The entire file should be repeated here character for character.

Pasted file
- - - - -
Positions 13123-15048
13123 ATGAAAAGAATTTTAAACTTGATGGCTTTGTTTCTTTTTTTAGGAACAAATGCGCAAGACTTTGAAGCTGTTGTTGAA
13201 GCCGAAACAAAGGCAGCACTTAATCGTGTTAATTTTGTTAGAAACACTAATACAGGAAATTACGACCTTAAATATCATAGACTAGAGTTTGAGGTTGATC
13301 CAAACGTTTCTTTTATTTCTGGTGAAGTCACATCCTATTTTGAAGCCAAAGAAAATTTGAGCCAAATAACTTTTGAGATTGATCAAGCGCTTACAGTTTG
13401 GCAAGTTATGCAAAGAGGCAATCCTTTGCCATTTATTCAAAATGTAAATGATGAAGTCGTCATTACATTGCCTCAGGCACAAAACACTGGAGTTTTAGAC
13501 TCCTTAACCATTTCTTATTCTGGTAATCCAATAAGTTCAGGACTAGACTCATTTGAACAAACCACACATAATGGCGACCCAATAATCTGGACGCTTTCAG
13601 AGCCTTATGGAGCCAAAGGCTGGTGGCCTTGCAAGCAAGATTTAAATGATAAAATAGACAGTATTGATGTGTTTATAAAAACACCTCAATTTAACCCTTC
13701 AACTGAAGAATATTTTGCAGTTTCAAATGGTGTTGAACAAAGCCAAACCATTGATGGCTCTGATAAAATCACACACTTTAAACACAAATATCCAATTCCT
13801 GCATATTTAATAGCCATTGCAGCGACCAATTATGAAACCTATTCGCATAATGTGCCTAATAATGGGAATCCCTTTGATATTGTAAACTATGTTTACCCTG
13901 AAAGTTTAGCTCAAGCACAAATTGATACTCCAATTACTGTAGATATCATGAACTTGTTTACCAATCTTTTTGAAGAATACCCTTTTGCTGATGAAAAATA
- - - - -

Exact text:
Positions 13123-15048
13123 ATGAAAAGAATTTTAAACTTGATGGCTTTGTTTCTTTTTTTAGGAACAAATGCGCAAGACTTTGAAGCTGTTGTTGAA
13201 GCCGAAACAAAGGCAGCACTTAATCGTGTTAATTTTGTTAGAAACACTAATACAGGAAATTACGACCTTAAATATCATAGACTAGAGTTTGAGGTTGATC
13301 CAAACGTTTCTTTTATTTCTGGTGAAGTCACATCCTATTTTGAAGCCAAAGAAAATTTGAGCCAAATAACTTTTGAGATTGATCAAGCGCTTACAGTTTG
13401 GCAAGTTATGCAAAGAGGCAATCCTTTGCCATTTATTCAAAATGTAAATGATGAAGTCGTCATTACATTGCCTCAGGCACAAAACACTGGAGTTTTAGAC
13501 TCCTTAACCATTTCTTATTCTGGTAATCCAATAAGTTCAGGACTAGACTCATTTGAACAAACCACACATAATGGCGACCCAATAATCTGGACGCTTTCAG
13601 AGCCTTATGGAGCCAAAGGCTGGTGGCCTTGCAAGCAAGATTTAAATGATAAAATAGACAGTATTGATGTGTTTATAAAAACACCTCAATTTAACCCTTC
13701 AACTGAAGAATATTTTGCAGTTTCAAATGGTGTTGAACAAAGCCAAACCATTGATGGCTCTGATAAAATCACACACTTTAAACACAAATATCCAATTCCT
13801 GCATATTTAATAGCCATTGCAGCGACCAATTATGAAACCTATTCGCATAATGTGCCTAATAATGGGAATCCCTTTGATATTGTAAACTATGTTTACCCTG
13901 AAAGTTTAGCTCAAGCACAAATTGATACTCCAATTACTGTAGATATCATGAACTTGTTTACCAATCTTTTTGAAGAATACCCTTTTGCTGATGAAAAATA